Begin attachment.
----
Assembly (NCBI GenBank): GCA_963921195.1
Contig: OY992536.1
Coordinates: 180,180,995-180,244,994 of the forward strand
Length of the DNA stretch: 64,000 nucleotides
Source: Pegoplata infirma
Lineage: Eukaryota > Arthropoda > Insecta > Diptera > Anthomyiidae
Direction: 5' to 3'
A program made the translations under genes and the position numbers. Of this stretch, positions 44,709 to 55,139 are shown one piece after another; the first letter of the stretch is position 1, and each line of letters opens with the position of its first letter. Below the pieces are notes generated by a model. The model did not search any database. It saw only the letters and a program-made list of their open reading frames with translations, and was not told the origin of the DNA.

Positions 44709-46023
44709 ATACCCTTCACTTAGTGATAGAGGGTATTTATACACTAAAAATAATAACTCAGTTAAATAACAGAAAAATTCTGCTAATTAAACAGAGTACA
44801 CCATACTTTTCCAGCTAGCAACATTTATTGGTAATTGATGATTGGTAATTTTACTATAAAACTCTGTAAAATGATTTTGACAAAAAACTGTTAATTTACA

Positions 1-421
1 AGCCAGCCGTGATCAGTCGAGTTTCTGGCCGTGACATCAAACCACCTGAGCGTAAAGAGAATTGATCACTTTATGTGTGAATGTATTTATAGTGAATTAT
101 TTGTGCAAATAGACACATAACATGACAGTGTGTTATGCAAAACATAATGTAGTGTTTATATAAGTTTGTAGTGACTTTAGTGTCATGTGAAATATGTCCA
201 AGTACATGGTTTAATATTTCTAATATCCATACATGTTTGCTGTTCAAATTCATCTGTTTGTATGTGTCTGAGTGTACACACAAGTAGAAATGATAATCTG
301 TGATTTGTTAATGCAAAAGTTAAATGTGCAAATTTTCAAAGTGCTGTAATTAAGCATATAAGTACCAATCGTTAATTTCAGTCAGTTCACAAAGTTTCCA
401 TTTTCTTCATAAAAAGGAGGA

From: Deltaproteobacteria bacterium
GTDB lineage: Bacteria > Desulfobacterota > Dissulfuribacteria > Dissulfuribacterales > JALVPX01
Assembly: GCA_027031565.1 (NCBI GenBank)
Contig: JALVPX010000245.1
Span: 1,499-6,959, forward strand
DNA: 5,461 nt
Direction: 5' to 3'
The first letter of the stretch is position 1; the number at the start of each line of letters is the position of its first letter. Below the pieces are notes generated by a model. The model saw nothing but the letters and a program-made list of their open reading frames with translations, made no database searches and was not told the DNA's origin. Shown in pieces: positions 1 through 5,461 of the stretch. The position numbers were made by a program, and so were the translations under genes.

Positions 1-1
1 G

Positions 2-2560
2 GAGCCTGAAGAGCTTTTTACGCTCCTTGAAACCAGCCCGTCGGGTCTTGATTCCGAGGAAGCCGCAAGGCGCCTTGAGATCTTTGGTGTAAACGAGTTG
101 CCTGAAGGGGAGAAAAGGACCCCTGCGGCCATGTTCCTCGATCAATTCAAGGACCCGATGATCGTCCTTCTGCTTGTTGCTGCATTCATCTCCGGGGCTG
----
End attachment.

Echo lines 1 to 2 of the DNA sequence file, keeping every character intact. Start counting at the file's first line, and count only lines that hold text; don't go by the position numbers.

Assembly (NCBI GenBank): GCA_963921195.1
Contig: OY992536.1